A DEXA bone densitometry test is used to aid in the diagnosis of osteoporosis and other conditions that cause bone loss.
It is also a very useful tool for evaluating the effects that treatment has had on those conditions.
Just as in a common x-ray, a bone density scan is a painless medical test that physicians use for the diagnosis and treatment of various conditions, such as osteoporosis. The test involves exposing the part of the body being examined to a small amount of ionizing radiation to form pictures of the body. Two beams are fired into the body, one measuring soft tissue and the other measuring bone. The difference between the two readings determines bone density.
What to Expect
How Does the Procedure Work?
Specialized DEXA technology has software that calculates and displays bone density measurements on a computer monitor. It makes its calculations by sending a thin invisible beam of low-dose x-rays with two energy peaks through the bones and soft tissue. One peak is absorbed and measures the soft tissue and the other measures the bone. The soft tissue is subtracted from the total of the two combined and what remains is the patient’s body mineral density.
Why Did my Doctor Order This Test?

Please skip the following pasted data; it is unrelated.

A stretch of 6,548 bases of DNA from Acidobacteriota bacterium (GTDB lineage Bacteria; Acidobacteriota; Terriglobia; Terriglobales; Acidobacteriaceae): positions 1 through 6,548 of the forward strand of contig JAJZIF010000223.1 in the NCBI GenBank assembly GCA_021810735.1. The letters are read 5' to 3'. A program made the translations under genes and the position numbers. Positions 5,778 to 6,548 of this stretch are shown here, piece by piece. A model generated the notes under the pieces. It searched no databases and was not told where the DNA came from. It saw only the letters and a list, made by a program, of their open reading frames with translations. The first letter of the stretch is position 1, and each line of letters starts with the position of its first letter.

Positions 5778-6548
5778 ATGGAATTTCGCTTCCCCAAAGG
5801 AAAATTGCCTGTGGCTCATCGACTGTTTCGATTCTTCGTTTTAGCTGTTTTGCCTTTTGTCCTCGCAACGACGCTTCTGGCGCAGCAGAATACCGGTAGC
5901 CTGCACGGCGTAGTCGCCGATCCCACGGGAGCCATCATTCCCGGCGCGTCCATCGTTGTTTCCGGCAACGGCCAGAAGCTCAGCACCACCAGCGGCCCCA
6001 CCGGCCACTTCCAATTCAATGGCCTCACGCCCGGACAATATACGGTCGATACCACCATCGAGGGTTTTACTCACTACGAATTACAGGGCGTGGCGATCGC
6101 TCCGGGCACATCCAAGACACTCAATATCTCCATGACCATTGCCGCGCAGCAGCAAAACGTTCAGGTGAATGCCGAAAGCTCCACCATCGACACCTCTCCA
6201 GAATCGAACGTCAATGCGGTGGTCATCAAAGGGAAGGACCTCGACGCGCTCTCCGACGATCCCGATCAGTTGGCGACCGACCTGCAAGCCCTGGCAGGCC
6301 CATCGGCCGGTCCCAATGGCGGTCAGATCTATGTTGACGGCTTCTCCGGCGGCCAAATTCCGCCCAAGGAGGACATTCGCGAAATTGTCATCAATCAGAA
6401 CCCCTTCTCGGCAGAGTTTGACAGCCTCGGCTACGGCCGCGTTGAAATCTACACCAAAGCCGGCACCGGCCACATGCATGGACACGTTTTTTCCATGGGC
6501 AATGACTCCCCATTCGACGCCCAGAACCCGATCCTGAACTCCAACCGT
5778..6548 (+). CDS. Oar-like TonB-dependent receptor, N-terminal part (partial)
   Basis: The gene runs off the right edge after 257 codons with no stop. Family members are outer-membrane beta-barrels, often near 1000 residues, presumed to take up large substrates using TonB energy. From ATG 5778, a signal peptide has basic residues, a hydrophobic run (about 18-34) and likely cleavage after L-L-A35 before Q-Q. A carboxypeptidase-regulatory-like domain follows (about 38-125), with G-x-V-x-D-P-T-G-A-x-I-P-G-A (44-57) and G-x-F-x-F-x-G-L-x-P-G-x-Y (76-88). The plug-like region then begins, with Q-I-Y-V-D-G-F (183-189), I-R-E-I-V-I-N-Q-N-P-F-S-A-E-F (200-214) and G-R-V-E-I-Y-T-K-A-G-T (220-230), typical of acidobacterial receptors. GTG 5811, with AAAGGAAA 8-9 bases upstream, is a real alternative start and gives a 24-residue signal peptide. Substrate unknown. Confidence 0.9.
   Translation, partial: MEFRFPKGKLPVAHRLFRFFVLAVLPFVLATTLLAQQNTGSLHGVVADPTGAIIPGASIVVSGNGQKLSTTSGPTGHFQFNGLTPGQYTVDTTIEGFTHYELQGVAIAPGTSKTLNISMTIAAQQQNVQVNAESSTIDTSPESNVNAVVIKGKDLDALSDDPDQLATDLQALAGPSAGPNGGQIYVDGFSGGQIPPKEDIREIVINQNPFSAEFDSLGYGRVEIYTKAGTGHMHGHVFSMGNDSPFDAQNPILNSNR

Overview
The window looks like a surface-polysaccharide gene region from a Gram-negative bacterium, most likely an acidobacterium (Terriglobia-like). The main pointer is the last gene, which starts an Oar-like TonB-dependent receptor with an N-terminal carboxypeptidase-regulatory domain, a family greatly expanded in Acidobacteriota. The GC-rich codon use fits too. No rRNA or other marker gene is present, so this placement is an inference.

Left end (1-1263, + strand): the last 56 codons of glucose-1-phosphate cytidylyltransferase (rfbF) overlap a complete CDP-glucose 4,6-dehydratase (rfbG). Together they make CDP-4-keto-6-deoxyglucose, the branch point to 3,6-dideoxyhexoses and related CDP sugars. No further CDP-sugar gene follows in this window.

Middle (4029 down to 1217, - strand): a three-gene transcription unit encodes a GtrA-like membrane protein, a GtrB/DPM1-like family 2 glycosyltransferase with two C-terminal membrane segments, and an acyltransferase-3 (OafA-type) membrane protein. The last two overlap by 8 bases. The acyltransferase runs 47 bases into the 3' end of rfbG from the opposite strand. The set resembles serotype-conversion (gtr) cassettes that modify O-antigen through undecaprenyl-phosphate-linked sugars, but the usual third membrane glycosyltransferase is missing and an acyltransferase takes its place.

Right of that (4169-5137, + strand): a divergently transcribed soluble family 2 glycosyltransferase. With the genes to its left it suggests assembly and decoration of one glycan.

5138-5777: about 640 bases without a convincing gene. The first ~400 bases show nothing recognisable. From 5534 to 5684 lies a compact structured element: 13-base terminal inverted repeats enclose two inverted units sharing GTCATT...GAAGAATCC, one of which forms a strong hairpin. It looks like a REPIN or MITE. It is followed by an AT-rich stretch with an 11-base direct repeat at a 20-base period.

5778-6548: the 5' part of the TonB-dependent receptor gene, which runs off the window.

Your Physician May Order a Bone Density Test If:
- you have had x-rays showing a vertebral fracture
- you have been diagnosed with osteoporosis
- you are a post-menopausal woman, not on estrogen therapy
- you are a post-menopausal woman who is 5 feet 7 inches or less and weighs less than 125 pounds
- you have a personal or family history of smoking or hip fracture.
- you have a thyroid or parathyroid condition
- you have type 1 diabetes, kidney disease, or liver disease
- you are a man with medical conditions known to cause bone loss
- you have high levels of collagen in urine specimens
How Long Does the Procedure Take?
Depending on the parts of the body being examined the bone density test typically takes 10 to 30 minutes.
- Bone Density Study
- Osteoporosis Scan
- Lateral Vertebral Assessment
- Body Composition